A post from several months back at the Diary of a Bluestocking blog discussed "ghost signs", the long-abandoned and usually fading signs that advertise businesses no longer in existence, goods no longer sold, and/or advertising campaigns long since dead and gone*. The writer of that blog, who I'm pretty sure could single-handedly beat me in a knowledge-off (and who is a better writer than I am) routinely demonstrates a concern for the lack of appreciation that most of us have regarding the ever-present artifacts of our relatively recent past. It is a matter that I have had to address on a professional basis, as many of these types of objects are now old enough that we have to consider them for the National Register of Historic Places and California Register of Historic Resources.
Her discussion of ghost signs got me wondering about the role that these play in my home state of California. Generally, my fellow Californians seem to regard these old signs with something of a mixture of acceptance and affection. They serve as an active part of our social landscape - landmarks on routes, makers of our social territories, and re-assuring objects that remain the same every time that we pass them. For many of the people who own businesses to which these signs are attached, they serve as a way of marking that the business is part of the community (even if the business isn't as old as the sign indicates), and for others they serve primarily for their kitch value, creating a new meaning rather than tying in to the community.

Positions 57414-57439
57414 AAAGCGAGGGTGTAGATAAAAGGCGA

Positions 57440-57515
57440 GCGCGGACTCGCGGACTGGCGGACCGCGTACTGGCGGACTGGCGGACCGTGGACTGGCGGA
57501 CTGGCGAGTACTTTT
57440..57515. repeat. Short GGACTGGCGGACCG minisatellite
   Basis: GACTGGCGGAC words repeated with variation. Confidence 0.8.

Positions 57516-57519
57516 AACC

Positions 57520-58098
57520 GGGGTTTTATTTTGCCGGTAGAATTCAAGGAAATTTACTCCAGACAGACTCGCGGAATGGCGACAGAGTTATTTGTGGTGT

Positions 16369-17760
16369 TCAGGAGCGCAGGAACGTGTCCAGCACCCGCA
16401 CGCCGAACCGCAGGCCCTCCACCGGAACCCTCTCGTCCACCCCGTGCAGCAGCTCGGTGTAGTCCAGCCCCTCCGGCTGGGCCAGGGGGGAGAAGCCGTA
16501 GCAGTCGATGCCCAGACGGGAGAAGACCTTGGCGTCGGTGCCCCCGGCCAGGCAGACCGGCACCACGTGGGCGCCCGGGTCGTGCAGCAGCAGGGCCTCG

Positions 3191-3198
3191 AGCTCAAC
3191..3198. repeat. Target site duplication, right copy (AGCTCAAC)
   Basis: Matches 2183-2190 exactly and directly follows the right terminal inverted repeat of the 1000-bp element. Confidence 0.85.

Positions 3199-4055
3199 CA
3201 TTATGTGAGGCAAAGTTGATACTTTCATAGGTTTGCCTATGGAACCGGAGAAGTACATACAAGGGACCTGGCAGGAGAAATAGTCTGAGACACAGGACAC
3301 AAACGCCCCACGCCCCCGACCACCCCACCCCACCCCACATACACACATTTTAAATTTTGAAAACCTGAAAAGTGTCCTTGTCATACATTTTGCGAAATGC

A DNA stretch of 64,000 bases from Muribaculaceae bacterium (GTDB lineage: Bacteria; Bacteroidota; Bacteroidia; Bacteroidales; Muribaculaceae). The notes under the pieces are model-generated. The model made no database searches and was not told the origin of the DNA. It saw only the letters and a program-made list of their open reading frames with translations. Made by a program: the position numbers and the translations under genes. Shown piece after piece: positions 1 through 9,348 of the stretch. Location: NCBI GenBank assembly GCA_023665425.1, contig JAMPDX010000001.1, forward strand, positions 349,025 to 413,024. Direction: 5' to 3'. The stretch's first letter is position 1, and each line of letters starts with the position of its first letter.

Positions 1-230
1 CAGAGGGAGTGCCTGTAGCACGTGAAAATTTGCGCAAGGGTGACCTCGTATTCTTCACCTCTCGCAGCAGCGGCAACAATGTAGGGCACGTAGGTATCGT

It's interesting to me that, while we Californians generally seem ready to replace almost everything - from our consumer electronics to our homes - we rarely seem to be in any hurry to paint over or get rid of these signs. It seems to fit in with our usual attitude - once something is old enough, we consider either venerable or kitch, and we allow it to stay. If it's not old enough, we want to obliterate it before it gains sufficient age to gain new meaning.
And, really, as odd as it is for many people to consider them in such a context, they are part of our archaeological record. There is information in their placement, their preservation (or the occasional attempt to cover them up), and in the ways in which the use of the buildings on which they are emblazoned change that is useful in evaluate our culture. In truth, they can be analyzed in the same way that we analyze the cave paintings of prehistoric peoples.
Although rather different from most ghost signs, there's this one, a reminder of times forgotten, that I took a picture of while in Seattle, Washington:
*And not the feces of ghosts. Sorry to dissapoint you.